Degree Name

Master of Science (MS)

Semester of Degree Completion

Spring 2018

Thesis Director

Thomas Canam

Thesis Committee Member

Barbara S. Carlsward

Thesis Committee Member

Peter Ping Liu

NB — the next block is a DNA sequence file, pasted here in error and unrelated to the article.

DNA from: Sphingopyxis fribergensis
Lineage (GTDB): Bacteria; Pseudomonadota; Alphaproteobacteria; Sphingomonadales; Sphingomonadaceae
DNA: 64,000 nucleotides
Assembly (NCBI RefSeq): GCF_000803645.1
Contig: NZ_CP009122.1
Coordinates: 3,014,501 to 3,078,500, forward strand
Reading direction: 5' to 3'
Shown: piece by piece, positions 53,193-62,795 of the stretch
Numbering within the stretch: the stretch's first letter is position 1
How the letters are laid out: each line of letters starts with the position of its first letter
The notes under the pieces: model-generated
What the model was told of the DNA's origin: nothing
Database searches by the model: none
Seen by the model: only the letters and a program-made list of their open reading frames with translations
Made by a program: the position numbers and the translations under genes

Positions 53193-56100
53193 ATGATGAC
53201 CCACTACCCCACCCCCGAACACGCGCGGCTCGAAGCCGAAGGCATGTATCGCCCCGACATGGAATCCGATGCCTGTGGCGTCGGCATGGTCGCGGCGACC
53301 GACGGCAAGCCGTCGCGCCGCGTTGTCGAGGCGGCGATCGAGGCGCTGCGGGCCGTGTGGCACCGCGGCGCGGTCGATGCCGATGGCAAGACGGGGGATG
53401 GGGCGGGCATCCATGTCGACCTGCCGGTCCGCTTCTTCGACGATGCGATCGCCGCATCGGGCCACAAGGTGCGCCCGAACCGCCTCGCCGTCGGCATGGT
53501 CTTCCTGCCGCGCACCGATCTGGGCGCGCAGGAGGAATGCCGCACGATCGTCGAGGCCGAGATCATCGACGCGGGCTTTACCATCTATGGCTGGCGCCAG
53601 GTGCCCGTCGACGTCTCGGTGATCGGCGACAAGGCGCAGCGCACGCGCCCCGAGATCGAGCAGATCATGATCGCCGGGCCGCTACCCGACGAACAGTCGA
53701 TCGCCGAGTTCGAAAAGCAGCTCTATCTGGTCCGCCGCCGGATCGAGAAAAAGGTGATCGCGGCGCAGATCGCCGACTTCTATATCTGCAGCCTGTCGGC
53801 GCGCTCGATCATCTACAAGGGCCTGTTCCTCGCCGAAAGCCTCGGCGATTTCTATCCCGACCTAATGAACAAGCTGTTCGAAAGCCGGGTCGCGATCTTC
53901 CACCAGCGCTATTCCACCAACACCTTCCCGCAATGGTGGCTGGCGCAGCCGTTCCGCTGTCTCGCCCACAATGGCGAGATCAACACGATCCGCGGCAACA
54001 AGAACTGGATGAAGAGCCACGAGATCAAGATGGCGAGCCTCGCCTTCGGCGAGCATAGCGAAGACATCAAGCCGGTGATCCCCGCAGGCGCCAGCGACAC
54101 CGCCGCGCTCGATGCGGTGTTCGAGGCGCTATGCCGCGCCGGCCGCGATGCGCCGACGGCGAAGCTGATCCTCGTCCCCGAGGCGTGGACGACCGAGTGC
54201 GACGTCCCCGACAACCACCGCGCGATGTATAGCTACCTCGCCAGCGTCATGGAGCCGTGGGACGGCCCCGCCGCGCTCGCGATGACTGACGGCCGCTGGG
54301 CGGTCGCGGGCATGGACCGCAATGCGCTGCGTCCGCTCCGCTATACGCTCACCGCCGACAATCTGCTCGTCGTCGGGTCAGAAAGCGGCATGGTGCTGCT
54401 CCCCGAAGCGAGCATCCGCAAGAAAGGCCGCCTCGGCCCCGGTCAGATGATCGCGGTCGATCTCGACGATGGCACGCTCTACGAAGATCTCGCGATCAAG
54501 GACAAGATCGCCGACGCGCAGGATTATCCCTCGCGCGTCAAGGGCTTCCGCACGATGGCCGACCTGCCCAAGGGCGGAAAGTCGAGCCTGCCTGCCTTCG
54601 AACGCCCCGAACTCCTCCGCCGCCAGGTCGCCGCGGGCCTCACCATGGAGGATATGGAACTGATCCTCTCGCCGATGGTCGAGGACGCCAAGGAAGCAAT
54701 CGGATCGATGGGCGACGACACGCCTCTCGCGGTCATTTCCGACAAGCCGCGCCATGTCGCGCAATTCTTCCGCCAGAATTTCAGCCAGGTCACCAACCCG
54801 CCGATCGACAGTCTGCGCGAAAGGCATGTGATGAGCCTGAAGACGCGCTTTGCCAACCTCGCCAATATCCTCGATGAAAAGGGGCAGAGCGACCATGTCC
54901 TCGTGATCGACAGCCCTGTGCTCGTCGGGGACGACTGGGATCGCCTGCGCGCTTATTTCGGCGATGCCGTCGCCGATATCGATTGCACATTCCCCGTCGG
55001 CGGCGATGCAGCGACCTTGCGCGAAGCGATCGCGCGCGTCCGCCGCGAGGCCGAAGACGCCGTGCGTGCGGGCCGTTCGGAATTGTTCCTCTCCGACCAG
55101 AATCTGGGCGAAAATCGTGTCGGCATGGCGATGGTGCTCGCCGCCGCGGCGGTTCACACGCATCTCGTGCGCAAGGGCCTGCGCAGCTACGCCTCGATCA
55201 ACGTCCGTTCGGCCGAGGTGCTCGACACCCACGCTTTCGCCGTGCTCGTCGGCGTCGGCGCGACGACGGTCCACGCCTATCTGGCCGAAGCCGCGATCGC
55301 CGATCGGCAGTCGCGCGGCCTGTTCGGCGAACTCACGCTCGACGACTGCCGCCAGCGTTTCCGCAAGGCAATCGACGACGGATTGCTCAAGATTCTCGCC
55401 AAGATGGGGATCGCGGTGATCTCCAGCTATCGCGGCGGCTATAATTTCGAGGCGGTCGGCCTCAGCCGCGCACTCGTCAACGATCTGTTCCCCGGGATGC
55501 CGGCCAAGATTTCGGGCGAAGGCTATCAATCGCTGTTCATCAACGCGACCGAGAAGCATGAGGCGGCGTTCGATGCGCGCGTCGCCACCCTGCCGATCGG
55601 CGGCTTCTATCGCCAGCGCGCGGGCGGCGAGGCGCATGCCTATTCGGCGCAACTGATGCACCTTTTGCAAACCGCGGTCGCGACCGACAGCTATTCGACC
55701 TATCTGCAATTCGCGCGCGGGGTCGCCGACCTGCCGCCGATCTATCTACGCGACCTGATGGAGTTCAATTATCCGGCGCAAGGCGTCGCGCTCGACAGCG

Society needs to find replacements for fossil fuels, which are finite resources that may be fully depleted within a few generations. While solar and wind have great potential as alternative energy sources, they are unlikely to completely replace all of the current fuel sources, particularly liquid fuels. Plant biomass has great potential for this market, and is already used in many forms for heat energy (e.g. direct combustion). However, the bulk density of important bioenergy crops, particularly grasses, is often low, which necessitates the use of binders in densification strategies. In the present study, waste algae biocake from a proprietary food-oil process was examined as a potential binding agent for the woody grass Miscanthus. Acid hydrolysis was used to determine the non-soluble material and the carbohydrate content of pure algae, Miscanthus, and blended pellets. The algae biomass had lower insoluble material (P<0.0001) and glucose content (P<0.0001) than Miscanthus, and all blends with 30% or greater algae had significantly less of both parameters. The energy content was not significantly different between algae and Miscanthus with or without blending, while algae had significantly higher ash content compared to Miscanthus. The compressive strength of the pure algae and pure Miscanthus was not significantly different; however, all algae blends of 30% or more showed significantly greater pellet strength compared to either biomass alone. Overall, the results of this study indicate that pressed algae biocake has the potential to act as a binding agent to improve pellet strength of Miscanthus in blends at 30% or higher, without sacrificing overall energy density, which suggests that the algae biocake could be a valuable co-product for biofuel industries.